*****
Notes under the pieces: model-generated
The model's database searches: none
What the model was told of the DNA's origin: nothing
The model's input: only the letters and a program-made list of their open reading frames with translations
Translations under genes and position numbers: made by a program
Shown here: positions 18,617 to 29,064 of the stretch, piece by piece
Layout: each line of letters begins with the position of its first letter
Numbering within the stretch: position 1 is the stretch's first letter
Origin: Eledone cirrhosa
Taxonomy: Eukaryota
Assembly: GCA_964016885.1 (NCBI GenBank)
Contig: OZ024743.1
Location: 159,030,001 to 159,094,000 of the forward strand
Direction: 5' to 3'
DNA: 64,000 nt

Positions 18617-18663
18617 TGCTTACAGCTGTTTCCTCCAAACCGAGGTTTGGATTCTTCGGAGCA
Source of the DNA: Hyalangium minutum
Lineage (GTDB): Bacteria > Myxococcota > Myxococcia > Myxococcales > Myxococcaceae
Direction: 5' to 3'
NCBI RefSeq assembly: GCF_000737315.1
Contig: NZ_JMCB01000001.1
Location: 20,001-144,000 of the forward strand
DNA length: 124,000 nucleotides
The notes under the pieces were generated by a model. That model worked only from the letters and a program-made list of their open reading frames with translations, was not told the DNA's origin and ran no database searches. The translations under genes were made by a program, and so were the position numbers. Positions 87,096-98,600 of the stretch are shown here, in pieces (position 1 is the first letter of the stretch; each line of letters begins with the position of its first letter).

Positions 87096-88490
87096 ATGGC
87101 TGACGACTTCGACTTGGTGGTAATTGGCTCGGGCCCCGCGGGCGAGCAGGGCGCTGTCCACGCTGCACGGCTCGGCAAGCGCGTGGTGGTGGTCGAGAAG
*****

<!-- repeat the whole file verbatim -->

Notes under the pieces: model-generated
The model's database searches: none
What the model was told of the DNA's origin: nothing
The model's input: only the letters and a program-made list of their open reading frames with translations
Translations under genes and position numbers: made by a program
Shown here: positions 18,617 to 29,064 of the stretch, piece by piece
Layout: each line of letters begins with the position of its first letter
Numbering within the stretch: position 1 is the stretch's first letter
Origin: Eledone cirrhosa
Taxonomy: Eukaryota
Assembly: GCA_964016885.1 (NCBI GenBank)
Contig: OZ024743.1
Location: 159,030,001 to 159,094,000 of the forward strand
Direction: 5' to 3'
DNA: 64,000 nt

Positions 18617-18663
18617 TGCTTACAGCTGTTTCCTCCAAACCGAGGTTTGGATTCTTCGGAGCA
Source of the DNA: Hyalangium minutum
Lineage (GTDB): Bacteria > Myxococcota > Myxococcia > Myxococcales > Myxococcaceae
Direction: 5' to 3'
NCBI RefSeq assembly: GCF_000737315.1
Contig: NZ_JMCB01000001.1
Location: 20,001-144,000 of the forward strand
DNA length: 124,000 nucleotides
The notes under the pieces were generated by a model. That model worked only from the letters and a program-made list of their open reading frames with translations, was not told the DNA's origin and ran no database searches. The translations under genes were made by a program, and so were the position numbers. Positions 87,096-98,600 of the stretch are shown here, in pieces (position 1 is the first letter of the stretch; each line of letters begins with the position of its first letter).

Positions 87096-88490
87096 ATGGC
87101 TGACGACTTCGACTTGGTGGTAATTGGCTCGGGCCCCGCGGGCGAGCAGGGCGCTGTCCACGCTGCACGGCTCGGCAAGCGCGTGGTGGTGGTCGAGAAG